Litsemba Centre Background

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The Litsemba Centre (Hope Centre) is located in the middle of a South African township called Daantjie. Many years ago it was built by the father of the present chief, Chief Nkosi. It was used as a community centre, with different micro enterprises situated on the premises.

 

In late 2009, the present chief and his wife decided to rent the centre to Mamkhulu.org and a group of other organizations, including Emoyeni Ministries and Meniscus. It was given to them on the understanding that they would renovate the building and turn it into a youth centre for the community. Since December 2009, renovations have been taking place, turning the Litsemba Centre into a hive of activity. All of the rooms in the building had to be cleaned, painted and the broken garage doors removed. Then the walls had to be filled and completed with a door and a window to provide some security. Some of the boys who are living in the building have been involved in the renovations, giving them a real investment in their future.

In late 2009, the former “Fundza Centre” (now the Litsemba Centre) was donated to Mamkhulu.org. Four organizations decided to work together to develop it as a hub for youth development and support in the area. In the days of the former Kangwane Homelands, this centre was built by Chief Daantjie as a commercial centre for the community.  A number of small businesses grew up inside its walls. In 2003 it was abandoned and until 2009, it was a place where local people stored their various goods.

The vision for the Litsemba Centre is to provide accommodation and care for youth (boys) who have no homes. A number of youth who are already trained as counselors are the house parents and support for the boys who are given refuge.

It is a long term residence for these youth, where the boys stay for a period of time while they find other accommodation. The centre has room for 4 boys over 16 years of age. The reason that this age has been targeted is because children under 16 years have access to government support, but once they reach 16 years (18 years by law) in reality, they have few options.

Orphans in Africa have many problems. One consistent problem is that of the loss of their homes to greedy relatives. If the caregiver or guardian passes away without leaving a will stating that the child/youth owns the house upon the death of the guardian, the child/youth is often thrown out of the house and left to fend for himself / herself on the streets. This leads to drug use, prostitution and crime. The Litsemba Centre is providing safe refuge for these youth until alternative homes can be found.

While realizing the mission and vision of each of the organizations, the Litsemba Centre is a place where skills and visions are merged in order to support orphans and vulnerable children and youth in the local community. Working together presents it challenges, as each organization has boards and people, but by working together towards a common goal, we are achieving far more than any of the individual organizations could hope to achieve.

The organizations first came together to renovate and re-create the centre to become a place of refuge for various young men who were in need of shelter. These young men formed the core group of the residents in the centre, and the dreams for the future were built around the skills of all those involved. The group also realized that the centre had huge potential as a community youth centre because of its central location in the township.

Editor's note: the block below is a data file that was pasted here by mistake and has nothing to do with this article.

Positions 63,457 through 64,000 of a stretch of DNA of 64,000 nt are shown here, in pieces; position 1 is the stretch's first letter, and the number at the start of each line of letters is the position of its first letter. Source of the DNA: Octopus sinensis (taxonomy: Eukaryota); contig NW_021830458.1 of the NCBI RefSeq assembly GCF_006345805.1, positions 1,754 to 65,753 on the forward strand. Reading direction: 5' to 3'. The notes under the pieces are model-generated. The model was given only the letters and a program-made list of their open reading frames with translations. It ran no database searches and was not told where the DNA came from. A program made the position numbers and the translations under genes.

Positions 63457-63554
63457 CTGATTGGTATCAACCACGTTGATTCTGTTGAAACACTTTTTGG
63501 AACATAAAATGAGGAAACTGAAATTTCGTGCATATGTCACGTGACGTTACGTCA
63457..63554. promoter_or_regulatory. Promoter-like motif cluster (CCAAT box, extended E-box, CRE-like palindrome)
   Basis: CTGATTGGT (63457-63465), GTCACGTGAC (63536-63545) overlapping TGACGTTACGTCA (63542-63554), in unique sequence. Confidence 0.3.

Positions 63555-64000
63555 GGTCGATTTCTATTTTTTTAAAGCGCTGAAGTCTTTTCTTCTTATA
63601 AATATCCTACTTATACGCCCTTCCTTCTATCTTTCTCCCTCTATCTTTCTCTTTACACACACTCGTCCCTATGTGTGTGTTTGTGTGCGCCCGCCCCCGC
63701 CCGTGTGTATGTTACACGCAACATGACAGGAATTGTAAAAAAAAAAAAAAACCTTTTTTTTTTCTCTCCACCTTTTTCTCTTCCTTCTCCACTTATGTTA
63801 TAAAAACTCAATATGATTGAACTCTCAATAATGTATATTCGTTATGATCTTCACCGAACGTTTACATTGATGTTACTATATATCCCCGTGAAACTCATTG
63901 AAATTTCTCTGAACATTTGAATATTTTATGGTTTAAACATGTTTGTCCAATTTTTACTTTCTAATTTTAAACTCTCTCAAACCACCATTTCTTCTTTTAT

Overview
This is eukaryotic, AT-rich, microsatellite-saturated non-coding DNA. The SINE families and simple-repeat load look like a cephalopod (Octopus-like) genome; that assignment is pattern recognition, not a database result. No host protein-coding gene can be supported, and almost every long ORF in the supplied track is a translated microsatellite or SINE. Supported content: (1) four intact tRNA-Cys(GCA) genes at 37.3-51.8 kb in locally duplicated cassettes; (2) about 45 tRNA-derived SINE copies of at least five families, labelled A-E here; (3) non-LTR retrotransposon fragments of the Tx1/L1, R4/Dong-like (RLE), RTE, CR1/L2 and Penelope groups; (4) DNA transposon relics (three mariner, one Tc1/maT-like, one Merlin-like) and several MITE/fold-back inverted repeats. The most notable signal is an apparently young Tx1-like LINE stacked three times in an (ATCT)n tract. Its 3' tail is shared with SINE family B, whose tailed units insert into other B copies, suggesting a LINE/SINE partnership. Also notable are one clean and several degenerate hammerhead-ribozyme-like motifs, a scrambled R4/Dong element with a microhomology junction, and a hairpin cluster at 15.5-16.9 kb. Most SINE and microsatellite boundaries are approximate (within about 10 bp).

With the youth as the builders, with guidance from some older people, the renovations took place. Some of these youth who took ownership of the centre and began the renovations had started out as street kids themselves in the local community.

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Through the work of the pastoral team, they began to learn the skills of laying bricks and plastering. Some of the walls were not straight, some of the floors not flat, but the pride that developed in the youth was worth the challenges.


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As their skills developed, they began to move more quickly, and under the tutoring of the older men, they learned how to plumb lines, put in pipes, lay bricks, and plaster the walls. They learned how not to paint everything in sight when painting a wall and how to work as a team even when there were differences in opinion.


Today the centre has a toilet block, 2 storage rooms (one being a clothing bank)), 3 bedrooms, 2 training rooms, 3 offices, a counseling room, a creche for small children and a large garden area for learning farming skills. Best of all, the centre has already become a place where youth from the community can congregate and learn together. Sitting on bricks, they join the bible studies and plan together.


The centre was the main hub of the camps which were held in the schools in the local area in 2010.  All the cooking for the +- 1000 kids  took place at the centre (we try to hire older orphans to do the cooking) and is driven to the schools.  All the supplies and equipment was housed at the centre with youth leaders using it as a meeting place each day to talk, strategize and organize their individual programmes.

Today, the centre is used as a drop-in centre for the children and youth Mamkhulu.org works with.  All the rooms are used to their fullest potential and a number of new ministries are taking place inside its walls.

Blocking in the kitchen by youth employed to do the renovations. The boy on the right is Sipho Nkosi, a former street kid who has learned construction skills in the process of renovating the Litsemba Centre. Without his perseverence we would not have made such good progress.

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